I sat in on a friend’s class the other day. It was actually the last lecture of the semester, so many of her students were just a leeeetle bit zoned out. I, of course, was paying strict attention to the subject matter … except when I was ogling the unbelievable hairstyle of the girl seated in front of me.
She had taken her short bob and pulled it back into what can only be described as a sunflower of hair at the back of her head. Bobbypins and hairspray were definitely involved, as was a big heaping helping of SKILL. I was in awe.
When class wrapped up, I made myself kneel down in the aisle behind her, tap her on the shoulder, and tell her how spectacular this hairdo was. As always, I expected a bit of a brush-off, and as always, I was greeted with warmth and surprise and delight. We chatted away about how she wrangled it into that configuration, and how sometimes she tried to do the ‘do and failed, and had to give it up for the day. And it felt great and real, and the great realness of it ALMOST eclipsed the fact that when I attempted to stand, my boot heel caught on my floor-length skirt not once, not twice, but three full, awkward times before I could rise and exit.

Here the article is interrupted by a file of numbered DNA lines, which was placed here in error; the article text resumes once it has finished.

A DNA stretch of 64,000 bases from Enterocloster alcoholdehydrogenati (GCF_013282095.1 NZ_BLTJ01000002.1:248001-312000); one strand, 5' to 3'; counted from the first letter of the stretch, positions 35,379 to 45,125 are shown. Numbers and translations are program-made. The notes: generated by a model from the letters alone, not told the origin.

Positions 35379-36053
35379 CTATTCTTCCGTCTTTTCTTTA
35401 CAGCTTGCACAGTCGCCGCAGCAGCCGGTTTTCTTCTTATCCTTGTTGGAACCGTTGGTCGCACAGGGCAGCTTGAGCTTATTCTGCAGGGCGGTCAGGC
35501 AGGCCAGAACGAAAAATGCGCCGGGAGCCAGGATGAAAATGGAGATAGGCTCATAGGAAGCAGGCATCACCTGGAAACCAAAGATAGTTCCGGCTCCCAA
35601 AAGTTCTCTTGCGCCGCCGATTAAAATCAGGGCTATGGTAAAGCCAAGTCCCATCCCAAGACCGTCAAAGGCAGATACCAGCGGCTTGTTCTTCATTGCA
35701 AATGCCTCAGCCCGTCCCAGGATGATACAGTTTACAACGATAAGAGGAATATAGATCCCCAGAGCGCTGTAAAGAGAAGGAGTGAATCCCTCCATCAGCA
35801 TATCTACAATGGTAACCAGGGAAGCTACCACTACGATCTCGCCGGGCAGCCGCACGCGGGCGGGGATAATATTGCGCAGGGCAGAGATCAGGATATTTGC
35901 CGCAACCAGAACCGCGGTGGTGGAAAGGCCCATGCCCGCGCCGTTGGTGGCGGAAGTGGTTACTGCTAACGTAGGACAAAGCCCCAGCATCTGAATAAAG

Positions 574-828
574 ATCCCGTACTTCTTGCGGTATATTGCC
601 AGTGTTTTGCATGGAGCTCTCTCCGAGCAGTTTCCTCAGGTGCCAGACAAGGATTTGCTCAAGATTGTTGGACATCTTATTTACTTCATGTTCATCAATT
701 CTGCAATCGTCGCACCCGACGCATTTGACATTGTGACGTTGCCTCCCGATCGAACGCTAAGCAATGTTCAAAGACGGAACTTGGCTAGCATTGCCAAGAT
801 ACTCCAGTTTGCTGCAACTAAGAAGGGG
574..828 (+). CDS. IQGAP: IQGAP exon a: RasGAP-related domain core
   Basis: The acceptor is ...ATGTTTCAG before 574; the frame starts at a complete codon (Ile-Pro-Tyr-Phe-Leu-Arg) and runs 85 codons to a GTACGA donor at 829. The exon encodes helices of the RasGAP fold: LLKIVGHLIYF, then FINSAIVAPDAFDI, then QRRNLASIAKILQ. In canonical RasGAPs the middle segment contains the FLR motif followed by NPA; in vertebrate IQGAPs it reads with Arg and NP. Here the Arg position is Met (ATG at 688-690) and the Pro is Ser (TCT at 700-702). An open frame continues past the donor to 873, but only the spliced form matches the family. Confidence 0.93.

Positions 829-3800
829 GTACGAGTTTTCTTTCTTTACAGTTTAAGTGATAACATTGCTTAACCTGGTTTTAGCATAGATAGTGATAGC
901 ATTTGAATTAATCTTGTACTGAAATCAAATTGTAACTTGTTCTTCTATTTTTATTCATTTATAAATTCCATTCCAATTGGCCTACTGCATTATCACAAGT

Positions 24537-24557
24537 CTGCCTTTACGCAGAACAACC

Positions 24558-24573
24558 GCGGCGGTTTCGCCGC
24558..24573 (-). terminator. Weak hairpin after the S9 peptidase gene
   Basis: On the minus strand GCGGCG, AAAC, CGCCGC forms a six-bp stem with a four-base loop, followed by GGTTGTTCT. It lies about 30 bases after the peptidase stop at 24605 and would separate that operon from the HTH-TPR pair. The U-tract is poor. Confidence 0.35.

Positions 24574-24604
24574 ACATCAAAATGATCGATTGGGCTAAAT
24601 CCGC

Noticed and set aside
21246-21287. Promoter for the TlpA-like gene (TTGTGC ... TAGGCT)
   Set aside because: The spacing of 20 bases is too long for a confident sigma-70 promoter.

As much as we treasure the compliments we receive from friends, family, and loved-ones, it’s hard to deny that compliments from strangers are frequently more enduring and illuminating. Deanna Raybourn writes about a high school English exercise in which her entire class was asked to submit a single anonymous compliment to every classmate. She STILL HAS those little slips of paper, complimenting her on traits she may not even possess any longer. I will never, ever forget a compliment that a dental hygenist gave me at least five years ago. And I do not doubt that Fantastic Sunflower Hairdo Girl will remember my chat with her happily and fondly for a good long time. Stranger compliments take bravery to give, but their effects can be profound and magical.
Give one today.
Image courtesy smcgee.